The Ho Parabel (Parabola)




Fuselage Construction

Steel tube


Wing Construction






One person




12 m


Sweep Angle




Taper Ratio




Wing Root Thickness


16% chord


Wing Root Depth


3.8 m


Rib Spacing


0.4 m (0.20 at the leading edge)

Wing Area


33 m2


Aspect Ratio




Pilot position




Mid-section width


2.4 m


Cockpit width


0.80 m


Cockpit height (from seat)


0.90 m


Empty weight


90 kg


Ballast (water)




Additional payload


80 kg


Maximum weight


170 kg


Wing loading


5.15 kg/m2


Stall speed


30 km/h


Landing speed


30 km/h


Minimum Sink


0.80 m/s at 45 km/h and 5.15 kg/m2 loading

Best Glide Ratio


19.5:1 at 61.5 km/h and 5.15 kg/m2 loading

Maximum Speed


164 km/h

The progress toward the solution of the "middle-effect" problem that was made with the stepped sweepback of the Ho V led us to believe that the continuous curve of the parabola would be the final solution. But we needed proof! So, along with the first Ho III, the Parabola was built in 1938.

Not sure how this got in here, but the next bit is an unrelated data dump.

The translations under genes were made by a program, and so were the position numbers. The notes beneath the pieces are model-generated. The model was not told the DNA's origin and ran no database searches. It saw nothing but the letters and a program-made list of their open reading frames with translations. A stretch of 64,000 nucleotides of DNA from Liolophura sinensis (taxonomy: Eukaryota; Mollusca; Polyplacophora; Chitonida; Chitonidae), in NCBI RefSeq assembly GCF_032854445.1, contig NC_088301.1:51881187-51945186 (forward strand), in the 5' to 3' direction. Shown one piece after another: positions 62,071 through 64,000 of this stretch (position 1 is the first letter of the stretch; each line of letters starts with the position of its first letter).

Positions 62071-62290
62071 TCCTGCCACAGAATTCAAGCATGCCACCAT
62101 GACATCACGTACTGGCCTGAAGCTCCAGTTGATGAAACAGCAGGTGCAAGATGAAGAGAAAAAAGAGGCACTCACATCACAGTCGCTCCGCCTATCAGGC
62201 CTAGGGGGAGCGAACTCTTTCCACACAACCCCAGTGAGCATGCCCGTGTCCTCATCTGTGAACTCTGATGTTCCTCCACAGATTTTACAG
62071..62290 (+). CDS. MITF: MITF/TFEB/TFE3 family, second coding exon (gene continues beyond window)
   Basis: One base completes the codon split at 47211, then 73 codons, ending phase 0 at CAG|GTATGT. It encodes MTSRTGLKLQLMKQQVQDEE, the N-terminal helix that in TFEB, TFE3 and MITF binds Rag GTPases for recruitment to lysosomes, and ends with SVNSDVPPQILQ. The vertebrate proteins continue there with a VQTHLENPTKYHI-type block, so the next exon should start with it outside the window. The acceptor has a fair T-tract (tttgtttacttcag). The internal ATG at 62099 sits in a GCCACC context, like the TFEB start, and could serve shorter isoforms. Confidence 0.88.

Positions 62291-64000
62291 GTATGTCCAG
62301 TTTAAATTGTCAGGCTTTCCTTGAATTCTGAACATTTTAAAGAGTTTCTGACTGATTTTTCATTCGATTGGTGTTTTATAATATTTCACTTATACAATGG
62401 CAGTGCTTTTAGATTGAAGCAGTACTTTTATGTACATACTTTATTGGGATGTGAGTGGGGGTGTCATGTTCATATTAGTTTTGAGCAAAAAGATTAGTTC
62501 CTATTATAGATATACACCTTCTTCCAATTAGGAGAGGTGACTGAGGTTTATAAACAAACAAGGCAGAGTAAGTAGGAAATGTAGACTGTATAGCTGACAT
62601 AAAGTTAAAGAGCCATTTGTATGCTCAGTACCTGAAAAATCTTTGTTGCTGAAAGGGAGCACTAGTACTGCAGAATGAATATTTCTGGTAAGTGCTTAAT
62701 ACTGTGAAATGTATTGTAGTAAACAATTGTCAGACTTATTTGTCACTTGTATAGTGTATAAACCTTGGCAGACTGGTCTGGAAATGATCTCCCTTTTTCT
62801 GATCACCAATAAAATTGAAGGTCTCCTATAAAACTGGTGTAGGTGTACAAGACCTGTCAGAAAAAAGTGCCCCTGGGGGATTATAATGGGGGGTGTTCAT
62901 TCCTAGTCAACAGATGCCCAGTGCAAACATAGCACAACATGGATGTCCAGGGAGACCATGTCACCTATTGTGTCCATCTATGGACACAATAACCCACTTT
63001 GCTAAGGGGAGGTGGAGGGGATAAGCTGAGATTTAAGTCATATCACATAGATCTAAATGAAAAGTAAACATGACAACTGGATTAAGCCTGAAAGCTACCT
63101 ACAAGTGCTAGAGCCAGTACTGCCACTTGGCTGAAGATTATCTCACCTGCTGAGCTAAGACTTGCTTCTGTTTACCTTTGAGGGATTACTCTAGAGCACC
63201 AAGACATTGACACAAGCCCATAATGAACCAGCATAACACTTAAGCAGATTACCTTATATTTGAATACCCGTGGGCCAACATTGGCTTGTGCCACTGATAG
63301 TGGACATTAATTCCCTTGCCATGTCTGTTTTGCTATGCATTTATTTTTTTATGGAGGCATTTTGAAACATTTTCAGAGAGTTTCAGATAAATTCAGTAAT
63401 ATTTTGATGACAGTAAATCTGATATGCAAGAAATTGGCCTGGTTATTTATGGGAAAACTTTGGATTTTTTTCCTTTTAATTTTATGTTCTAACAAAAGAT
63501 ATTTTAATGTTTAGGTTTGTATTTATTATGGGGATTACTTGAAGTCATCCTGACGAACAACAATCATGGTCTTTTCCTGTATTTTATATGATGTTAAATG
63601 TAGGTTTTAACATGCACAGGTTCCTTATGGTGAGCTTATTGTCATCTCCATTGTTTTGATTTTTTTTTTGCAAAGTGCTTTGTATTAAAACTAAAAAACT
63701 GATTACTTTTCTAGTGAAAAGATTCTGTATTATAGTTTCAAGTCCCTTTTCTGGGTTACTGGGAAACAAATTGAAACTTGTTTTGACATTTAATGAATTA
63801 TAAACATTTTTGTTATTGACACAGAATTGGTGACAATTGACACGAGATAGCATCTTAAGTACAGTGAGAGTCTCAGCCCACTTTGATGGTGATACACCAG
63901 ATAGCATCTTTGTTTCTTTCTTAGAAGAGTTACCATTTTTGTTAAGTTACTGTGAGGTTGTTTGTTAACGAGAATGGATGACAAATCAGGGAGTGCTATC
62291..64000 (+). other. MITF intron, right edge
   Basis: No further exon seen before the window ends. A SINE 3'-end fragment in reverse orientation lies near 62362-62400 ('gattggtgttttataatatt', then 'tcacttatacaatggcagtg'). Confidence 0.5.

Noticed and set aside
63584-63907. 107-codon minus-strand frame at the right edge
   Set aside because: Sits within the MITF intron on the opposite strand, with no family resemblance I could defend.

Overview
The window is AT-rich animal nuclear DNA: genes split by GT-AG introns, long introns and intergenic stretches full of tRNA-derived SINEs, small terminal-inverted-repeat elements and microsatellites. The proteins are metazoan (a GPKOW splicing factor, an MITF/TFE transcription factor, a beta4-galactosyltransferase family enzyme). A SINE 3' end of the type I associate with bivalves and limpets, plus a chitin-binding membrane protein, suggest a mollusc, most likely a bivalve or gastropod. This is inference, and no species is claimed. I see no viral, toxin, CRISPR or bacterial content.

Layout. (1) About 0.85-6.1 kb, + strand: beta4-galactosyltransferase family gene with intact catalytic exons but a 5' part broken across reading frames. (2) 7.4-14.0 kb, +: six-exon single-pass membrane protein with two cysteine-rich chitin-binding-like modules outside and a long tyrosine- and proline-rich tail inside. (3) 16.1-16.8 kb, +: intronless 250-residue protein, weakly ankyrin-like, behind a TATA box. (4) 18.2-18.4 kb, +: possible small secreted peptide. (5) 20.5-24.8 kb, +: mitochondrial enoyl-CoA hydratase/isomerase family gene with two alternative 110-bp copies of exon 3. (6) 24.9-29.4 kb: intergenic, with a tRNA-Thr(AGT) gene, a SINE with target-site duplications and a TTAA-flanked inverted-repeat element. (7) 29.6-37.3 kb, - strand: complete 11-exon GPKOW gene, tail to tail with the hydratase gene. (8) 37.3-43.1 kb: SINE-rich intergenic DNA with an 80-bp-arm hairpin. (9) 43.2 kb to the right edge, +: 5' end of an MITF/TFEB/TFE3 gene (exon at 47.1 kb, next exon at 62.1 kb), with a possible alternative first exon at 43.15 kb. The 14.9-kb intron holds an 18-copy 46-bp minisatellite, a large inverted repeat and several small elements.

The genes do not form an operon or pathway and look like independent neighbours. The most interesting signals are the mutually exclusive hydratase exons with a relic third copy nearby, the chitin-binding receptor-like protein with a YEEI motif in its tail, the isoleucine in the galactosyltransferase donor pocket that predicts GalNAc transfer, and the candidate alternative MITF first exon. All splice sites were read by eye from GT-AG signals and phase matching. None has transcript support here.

It was a very light sailplane, with only a 12 meter span, and suitable only for altitude flights, as it lacked the ability to penetrate into the wind. Since it was vulnerable in gusts, large elevon surfaces were used to maintain control. These functioned as rudder, as well as aileron/elevator.

The aircraft warped severely during winter storage, and was scrapped without ever being flown.